Cheers Kate

    1. Thanks lovely Kate, I always love hearing your thoughts on my posts. I hope you have a gorgeous weekend. xx

  6. I'm making dinner and listening to my other half play Stand By Me on his uke too! Snap!

  7. I love the calm app for meditating. I have it set to rain falling & choose a different meditation each time. But they also have sleep stories on there that you might like. Nothing worse than not getting enough sleep....

    1. Oh awesome, I'll check it out. Thanks so much for the recommendation. xx

  8. Hello Kate, I'm loving your flower and sun room photos. I've been having trouble sleeping for a few years now. It's age related for me. My doctor told me about Melatonin, yes, the hormone we produce in our bodies. It's sold as a homeopathic sleep treatment, I use the Bioglan one. It's very gentle, doesn't knock you out and has no after effects the following day. Since taking it I've slept like a baby. I still wake up once during the night but when I sleep, it's a deep and restful sleep. Now when I wake up, I'll wonder: Is Kate awake too?

    I meditate too, once after lunch and again - a shorter one - just before going to bed. I think it helps.

    1. Ahhh I've heard from quite a few Melatonin users, I'll definitely look into it. And I'll definitely think of you tonight when I'm lying awake. It's such a lonely time, it'll be comforting to know there's a friendly face out there. xx

  9. A very enjoyable post Kate, such gorgeous colour flowers. I hope you manage more sleep and rest. There have been a few times when I couldn't sleep, so I got up and read or knitted downstairs. If I'm washed out after suffering food intolerances, I often put sleeplessness down to napping during the day. I assume you've tried all the obvious sleep preparation techniques such as - take at least an hours break before bedtime from electronic screen time, which is what we tell our children. All the best, Cathy x

    1. Thanks so much Cathy. I'm slowly working my way through all of the obvious sleep remedies. Bren keeps suggesting I get up and knit but something always stops me from leaving the bedroom. Maybe I'll try that one tonight. x

  10. I am waiting very impatiently for your apple stall! I shall be the first there.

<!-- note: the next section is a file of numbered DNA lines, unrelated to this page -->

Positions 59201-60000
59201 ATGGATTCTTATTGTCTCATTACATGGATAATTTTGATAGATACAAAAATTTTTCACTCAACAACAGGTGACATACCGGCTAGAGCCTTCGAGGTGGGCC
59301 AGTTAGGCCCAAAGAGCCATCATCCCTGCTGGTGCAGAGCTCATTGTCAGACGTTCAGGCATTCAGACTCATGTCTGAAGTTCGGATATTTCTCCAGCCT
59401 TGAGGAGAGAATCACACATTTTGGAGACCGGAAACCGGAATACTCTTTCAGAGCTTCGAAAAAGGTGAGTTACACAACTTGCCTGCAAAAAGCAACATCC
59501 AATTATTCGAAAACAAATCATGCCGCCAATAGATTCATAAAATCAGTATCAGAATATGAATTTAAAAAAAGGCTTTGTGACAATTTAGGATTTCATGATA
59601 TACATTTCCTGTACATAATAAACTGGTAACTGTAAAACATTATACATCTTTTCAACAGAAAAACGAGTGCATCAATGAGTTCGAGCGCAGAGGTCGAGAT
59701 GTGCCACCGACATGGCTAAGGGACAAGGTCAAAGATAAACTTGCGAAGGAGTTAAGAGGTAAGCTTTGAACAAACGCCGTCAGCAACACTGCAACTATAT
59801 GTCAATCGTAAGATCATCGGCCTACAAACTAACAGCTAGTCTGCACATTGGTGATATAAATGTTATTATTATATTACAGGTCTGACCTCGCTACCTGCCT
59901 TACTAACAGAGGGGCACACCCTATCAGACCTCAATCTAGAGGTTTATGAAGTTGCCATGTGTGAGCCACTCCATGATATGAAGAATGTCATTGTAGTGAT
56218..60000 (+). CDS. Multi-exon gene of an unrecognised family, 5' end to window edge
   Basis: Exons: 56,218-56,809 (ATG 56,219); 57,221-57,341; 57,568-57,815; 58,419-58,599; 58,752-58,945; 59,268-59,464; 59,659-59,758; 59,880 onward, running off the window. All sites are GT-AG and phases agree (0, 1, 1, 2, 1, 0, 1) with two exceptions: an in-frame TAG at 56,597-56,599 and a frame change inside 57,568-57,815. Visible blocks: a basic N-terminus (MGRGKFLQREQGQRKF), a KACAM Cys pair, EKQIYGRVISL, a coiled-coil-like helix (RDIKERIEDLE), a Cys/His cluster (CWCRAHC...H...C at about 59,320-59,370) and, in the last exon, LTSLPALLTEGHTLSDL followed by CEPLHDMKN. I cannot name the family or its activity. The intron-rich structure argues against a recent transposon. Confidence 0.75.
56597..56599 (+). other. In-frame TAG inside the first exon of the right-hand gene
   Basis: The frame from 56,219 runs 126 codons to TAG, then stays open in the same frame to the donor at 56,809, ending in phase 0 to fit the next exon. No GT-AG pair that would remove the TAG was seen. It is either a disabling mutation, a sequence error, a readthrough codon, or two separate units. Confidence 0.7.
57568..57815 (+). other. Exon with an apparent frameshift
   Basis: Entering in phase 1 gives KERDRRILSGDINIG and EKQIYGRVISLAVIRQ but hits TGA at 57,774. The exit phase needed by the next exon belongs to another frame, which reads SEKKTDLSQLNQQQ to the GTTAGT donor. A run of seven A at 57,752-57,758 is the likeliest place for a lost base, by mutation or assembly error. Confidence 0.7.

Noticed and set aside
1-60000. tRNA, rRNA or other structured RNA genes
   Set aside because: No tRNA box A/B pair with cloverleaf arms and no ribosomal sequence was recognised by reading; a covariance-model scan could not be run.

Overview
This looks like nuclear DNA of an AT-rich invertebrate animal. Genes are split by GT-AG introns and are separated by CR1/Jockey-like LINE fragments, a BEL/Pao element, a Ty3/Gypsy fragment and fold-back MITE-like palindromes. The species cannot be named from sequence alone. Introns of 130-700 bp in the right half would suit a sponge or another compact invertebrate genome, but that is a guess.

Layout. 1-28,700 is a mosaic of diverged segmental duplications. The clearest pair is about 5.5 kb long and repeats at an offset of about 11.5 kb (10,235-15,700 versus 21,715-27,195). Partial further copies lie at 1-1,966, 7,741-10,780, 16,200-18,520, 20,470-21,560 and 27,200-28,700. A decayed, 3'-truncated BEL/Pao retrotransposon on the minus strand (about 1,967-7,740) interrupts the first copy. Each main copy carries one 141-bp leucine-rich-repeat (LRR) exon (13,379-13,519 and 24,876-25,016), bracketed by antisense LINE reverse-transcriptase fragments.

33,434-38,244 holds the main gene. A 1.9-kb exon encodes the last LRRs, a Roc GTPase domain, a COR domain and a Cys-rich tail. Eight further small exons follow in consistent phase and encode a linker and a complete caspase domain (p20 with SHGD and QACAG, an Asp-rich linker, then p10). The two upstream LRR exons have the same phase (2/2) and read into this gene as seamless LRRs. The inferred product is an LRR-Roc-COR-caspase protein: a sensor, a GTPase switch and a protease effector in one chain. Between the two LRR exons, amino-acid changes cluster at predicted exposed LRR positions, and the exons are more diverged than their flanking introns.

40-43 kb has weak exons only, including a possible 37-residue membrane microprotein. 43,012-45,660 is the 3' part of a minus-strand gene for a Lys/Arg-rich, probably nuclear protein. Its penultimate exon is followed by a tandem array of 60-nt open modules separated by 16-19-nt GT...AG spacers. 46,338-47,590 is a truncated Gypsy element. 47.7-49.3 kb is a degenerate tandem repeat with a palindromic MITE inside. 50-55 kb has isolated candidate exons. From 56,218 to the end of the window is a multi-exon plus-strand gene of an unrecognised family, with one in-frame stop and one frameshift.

I also find it hard to settle when I meditate, always have, and I’ve been doing it 20years. I just drift around, noticing when I’ve got stuck on a thought and then just trying to kindly bring myself back. That’s all you need to do. It’s hard to only meditate 10 or 15 mins, I find I need that long just to chill!

    I’m still sighing over that sunroom ❤️

    1. PLEASE make sure you let me know when you're coming!! I'm terribly excited. xx

  11. I am so in love with your flowers and you are inspiring me to grow more flowers in our garden...I am reading the Poisonwood Bible by Barbara Kingsolver.....and i am looking forward to buying some of your apples....Bless you and your blog xx

    1. I loved that book so much! And I love the thought of more flower growers out there. How wonderful. xx

  12. Just a thought about meditation. I have found that moving meditation works for me. This is a kind of dao yin/qigong kind of thing that you could look into to find out more. I have found that a repetitive slow movement with breath works better than sitting still.
    I always love your blog.

  13. I have been enjoying your blog for years now, Kate. I am sorry that you have trouble sleeping, and I hope my solution works for you. I used to drink warm Milo at bedtime which has always worked for me during my occasional periods of insomnia, however a few years ago I had long months of insomnia following the sudden loss of three lifelong friends within months of each other. A doctor recommended the 4-7-8 breathing technique, and while I didn’t have much faith in it, I tried. Wow! It was a great success, and I hope it works for you. Many times I have been breathing to the count, and thinking “it isn’t working this time”, but I wake in the morning and realize that thought had been my last one before falling into a deep slumber. Do try it, Kate.

  14. I enjoy your posts so much. A mindful moment to pause and reflect :) I will have to add that book to my list. At the moment I am reading 'Talking to My Country' by Stan Grant. And sitting on my bedside table is Barbara Kingsolver's 'The Bean Trees'. I love seeing what seed you are sowing. My Diggers Club arrived this week (Asian Greens, broccoli, brussels sprouts, carrots and kale) but I was worried I have left it too late for Canberra. I think I'll throw a few seeds in and see how they go :)

  15. I really enjoy your blog. Your photos are so colorful and real. It's nice to see summer while I'm in winter over here in the U.S.

  16. Hi Kate! I'm catching myself up on your blog (I'm about 6 months behind! Yikes!) I used to read it every Friday, and then life happened :-/ I'm promising myself that I'll get back into the habit! I'm so glad Farmer Bren is sending you quotes from Barbara Kingsolver. She's one of my favorite authors. I really think you'd like reading her book "Animal, Vegetable, Miracle". It's given me tons of inspiration for how I'd like our future farmette to be, as has your lovely blog! Blessings to you and your family!